Sunday, 5 July 2015

Game Report 4/7/15

I went to my first Melbourne HvZ event today with a friend. Peak attendance was probably in the 20s, though I wasn't counting at any point.

Since the group is called Melbourne HvZ, every game has some zombie element to it, and each game's zombies run by the same set of rules, so I'll go through them here.

Zombies tag humans with their hands onto any body part, blaster, tactical gear, etc, turning the human into a zombie. If a human hits a zombie with a dart, the zombie is stunned for 25 seconds. A human can also stun a zombie with melee, but only a direct hit to the back.
There are 3 standard zombie upgrades: 
Infector - zombie(s) get to use foam swords, pool noodles, etc. Tags with said foam melee weapons on humans count as regular tags. Said melee weapons can also be used to block darts.
Tank - zombie(s) get to use shields, which block darts. The shields cannot be used to tag humans, presumably as a precaution against shieldbashing which could certainly cause injury.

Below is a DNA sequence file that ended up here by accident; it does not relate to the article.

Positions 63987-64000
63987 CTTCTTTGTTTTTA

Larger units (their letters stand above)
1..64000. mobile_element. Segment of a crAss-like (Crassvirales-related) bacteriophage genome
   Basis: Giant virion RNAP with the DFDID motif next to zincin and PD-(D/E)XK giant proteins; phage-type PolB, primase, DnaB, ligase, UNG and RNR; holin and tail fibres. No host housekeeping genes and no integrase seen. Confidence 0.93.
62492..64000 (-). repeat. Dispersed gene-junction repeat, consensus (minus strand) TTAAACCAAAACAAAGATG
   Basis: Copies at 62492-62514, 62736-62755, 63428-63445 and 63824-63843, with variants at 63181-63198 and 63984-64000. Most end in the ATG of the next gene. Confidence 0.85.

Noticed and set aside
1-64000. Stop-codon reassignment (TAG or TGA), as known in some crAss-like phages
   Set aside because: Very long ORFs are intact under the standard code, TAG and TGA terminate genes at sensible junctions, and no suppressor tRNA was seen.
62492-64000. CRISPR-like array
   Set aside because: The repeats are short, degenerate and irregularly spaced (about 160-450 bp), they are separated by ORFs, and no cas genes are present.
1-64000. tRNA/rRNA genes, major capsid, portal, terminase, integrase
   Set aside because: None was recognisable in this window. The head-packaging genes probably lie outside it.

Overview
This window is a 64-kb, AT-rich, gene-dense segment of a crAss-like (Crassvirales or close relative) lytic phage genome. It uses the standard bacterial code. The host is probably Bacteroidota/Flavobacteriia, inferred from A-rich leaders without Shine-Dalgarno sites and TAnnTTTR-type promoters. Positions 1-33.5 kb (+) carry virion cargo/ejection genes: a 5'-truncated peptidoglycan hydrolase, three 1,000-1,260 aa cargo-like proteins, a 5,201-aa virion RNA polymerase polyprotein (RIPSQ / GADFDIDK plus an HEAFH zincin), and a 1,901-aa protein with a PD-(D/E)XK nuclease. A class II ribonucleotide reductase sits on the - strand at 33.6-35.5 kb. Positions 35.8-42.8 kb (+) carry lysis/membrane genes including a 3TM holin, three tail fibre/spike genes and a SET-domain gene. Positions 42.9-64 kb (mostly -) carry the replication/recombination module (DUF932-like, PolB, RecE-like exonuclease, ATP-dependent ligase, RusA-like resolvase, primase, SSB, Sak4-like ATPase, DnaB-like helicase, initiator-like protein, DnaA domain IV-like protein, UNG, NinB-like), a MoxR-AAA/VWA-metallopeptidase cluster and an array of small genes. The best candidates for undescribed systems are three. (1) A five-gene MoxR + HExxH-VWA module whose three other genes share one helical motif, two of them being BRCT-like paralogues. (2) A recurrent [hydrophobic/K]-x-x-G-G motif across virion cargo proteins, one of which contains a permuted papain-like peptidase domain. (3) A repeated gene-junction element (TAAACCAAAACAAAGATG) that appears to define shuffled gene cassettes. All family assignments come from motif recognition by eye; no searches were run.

Husk - zombie gets to use a Titan firing rockets. The rocket counts as a regular zombie tag. There is usually only one Titan and one rocket on the field at any time. Other zombies can pick up and return the rocket to the Husk.
There was an additional zombie upgrade used for a specific gamemode. I don't remember the exact name of the upgrade so I'll go with Hand of Freedom. This particular zombie class was partly derived from this event being hosted on the 4th of July. The Hand of Freedom carries a flag (in our case an American flag) as well as a handbag which holds fake hands and feet (of freedom). Said hands and feet can be thrown by the Hand, and count as regular zombie tags. The hands and feet cannot be thrown by other zombies, but can be picked up.
Zombie upgrades can be stacked, so for instance a player could take both a pool noodle and a shield.

Survival - standard HvZ gametype, humans try to survive for a given amount of time (or until the last human falls). Zombies are given access to upgrades at various times, for instance Infectors at 5 minutes, Tanks at 10 minutes and Husk at 13 minutes.